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July and Pet Safety

Posted on Wednesday, June 19, 2024
When gearing up for a fun-filled Fourth of July, it's important to keep in mind all of the potential risks to our pets during the festivities. While this holiday will likely include many potential stressors for our pets, there are steps we can take to minimize the impact.

Here's how to keep your pets safe this Fourth of July.

1. Keep your pets inside. It's best to keep your furry friends inside as much as possible during firework hours. When you have people coming in and out of your house, it's a great idea to have a barrier - such as a baby gate - put in place. Dogs and cats often bolt when fireworks start exploding, and they can quickly become lost!

2. Make sure your pet has an up-to-date ID tag and their microchip is current. Even when taking precautions, accidents can still happen and if your pooch gets loose and bolts, it will help for a finder to call you directly instead of the pound, because then you may have fines to pay. It's also a good time to make sure your pet is up to date on their vaccinations just in case they do bolt and get picked up by the shelter, to avoid extra costs.

3. Make sure your pets have enough water at all times in a cool dish inside. Never use stainless steel bowls for water in direct sunlight as it just makes the water extremely hot. And who wants to drink hot water to cool down? Also make sure your pets are able to have an area to cool off when they start to get hot. Please note that outdoor dog houses increase temperatures dramatically when it's hot outside and it does not serve as a good shelter for them.

4. Create a safe space for your pets. For animals more sensitive to noise, a room with low noise exposure can be a safe haven for them. Pets would appreciate a cozy bed, and sometimes you can play a radio or the tv to drown out loud noises. I really like to close the windows, leave a light on, as well as the tv, for some light and noise so firework booms don't startle my pets. And if you have a pet that gets startled easily, I suggest looking into a few of these things to help them feel safe:
- Pheromone diffusers in pet stores to help calm your pets.
- Check with your vet for a medication that will help calm your pets down - just make sure you do it prior to the holiday - not just the day before!
- The pet store also carries calming chews over the counter to help.
- Anxiety vest, such as a Thundershirt, or a tightly wrapped t-shirt around your pet.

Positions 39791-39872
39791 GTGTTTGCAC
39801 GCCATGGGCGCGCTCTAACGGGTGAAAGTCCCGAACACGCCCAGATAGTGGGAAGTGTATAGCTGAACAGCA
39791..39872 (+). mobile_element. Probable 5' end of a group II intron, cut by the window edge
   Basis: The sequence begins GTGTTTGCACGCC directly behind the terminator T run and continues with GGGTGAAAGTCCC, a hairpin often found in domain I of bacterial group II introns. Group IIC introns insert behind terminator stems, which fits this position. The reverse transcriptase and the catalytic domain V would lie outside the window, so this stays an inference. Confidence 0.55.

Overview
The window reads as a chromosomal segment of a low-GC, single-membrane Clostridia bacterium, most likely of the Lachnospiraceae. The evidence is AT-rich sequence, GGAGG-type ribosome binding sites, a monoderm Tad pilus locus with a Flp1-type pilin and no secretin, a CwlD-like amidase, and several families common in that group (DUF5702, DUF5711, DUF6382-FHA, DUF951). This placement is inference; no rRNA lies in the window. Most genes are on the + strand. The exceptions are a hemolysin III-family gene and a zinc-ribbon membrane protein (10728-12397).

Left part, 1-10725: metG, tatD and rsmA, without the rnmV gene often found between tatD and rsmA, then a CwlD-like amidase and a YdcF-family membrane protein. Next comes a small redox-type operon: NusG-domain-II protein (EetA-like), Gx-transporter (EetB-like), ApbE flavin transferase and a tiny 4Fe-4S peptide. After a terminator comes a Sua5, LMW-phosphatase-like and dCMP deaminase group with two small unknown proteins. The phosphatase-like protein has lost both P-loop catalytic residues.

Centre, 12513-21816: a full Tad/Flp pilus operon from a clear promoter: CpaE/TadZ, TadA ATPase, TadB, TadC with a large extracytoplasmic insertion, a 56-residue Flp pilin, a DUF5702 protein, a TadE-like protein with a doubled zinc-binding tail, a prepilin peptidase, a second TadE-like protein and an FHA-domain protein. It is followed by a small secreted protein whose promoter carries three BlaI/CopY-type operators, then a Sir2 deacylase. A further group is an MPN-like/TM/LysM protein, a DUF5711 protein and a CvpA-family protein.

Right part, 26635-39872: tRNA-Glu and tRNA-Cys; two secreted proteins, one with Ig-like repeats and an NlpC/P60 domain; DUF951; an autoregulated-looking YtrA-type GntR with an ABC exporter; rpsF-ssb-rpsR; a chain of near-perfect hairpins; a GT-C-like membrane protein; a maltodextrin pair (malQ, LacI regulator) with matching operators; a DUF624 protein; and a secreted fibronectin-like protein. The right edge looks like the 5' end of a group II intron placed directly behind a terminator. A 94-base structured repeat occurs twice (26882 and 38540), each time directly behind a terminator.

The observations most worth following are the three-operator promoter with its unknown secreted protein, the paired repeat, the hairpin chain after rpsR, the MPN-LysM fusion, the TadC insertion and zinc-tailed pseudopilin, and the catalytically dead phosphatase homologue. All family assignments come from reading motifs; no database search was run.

5. People food can be harmful to pets. I know I love giving my pets snacks off my plates, but I have done some research on what they can and can't have. Check out the site here for what your pet can enjoy off your plate this BBQ season and what they cannot.
Avoid letting your pets around alcohol. Alcohol is toxic to dogs and cats, often causing organ failure and death. So, if your pal is trying to sneak your dog a drink of his beer, just no. Think of them as your kids, and you wouldn't want your pal sneaking beer to your 8-year-old, would you?

6. Glow sticks are a cool and fun accessory for everyone on the Fourth of July - but did you know it's EXREMELY TOXIC to pets? They contain the chemical dibutyl phthalate and if it's ingested by your pet, it can cause toxic reactions, such as agitation, vomiting and drooling.

7. Another backyard no-no for pets is citronella. The insect repellant can be found in candles, strays, oils, plant form and torches. Burning citronella can be a respiratory irritant for pets and if they eat the candles, it can cause some serious GI issues. So, if your spraying bug spray around your pets, it's best to step away from them and spray yourself. And it's just best to keep all forms of citronella away from your pets!

8. Keep your pets away from open flames - which includes BBQs and bonfires. Dripping grease can smell good to your pup, and he may try to lick the grill, and bam, instant tongue burns. This goes for open flames on a fire as well. As we all know, dogs can sometimes get the zoomies and take off at full speed, and that's a quick ticket to the fire pit that they usually don't have to avoid. It's best to put your pets indoors while your grilling, cooking out or having a bonfire.

9. Know the signs of your pet overheating. Heavy panting, labored breathing, drooling, increased heart rate and dilated eyes are all signs of a pet overheating. Dogs with shorter snouts (like bulldogs) are at higher risk for overheating. Always provide cool water and ample shade when outdoors with your pets.

10. Do not take your pets to the firework show. You may not think they will get startled, but if they do, you will be searching for them in a thick crowd. And if your dog panics, it could potentially bite someone, even if they have never shown aggression.

11. And lastly, just as a reminder... DO NOT LEAVE YOUR PETS IN A HOT CAR this summer!

What other tips should we share with pet owners?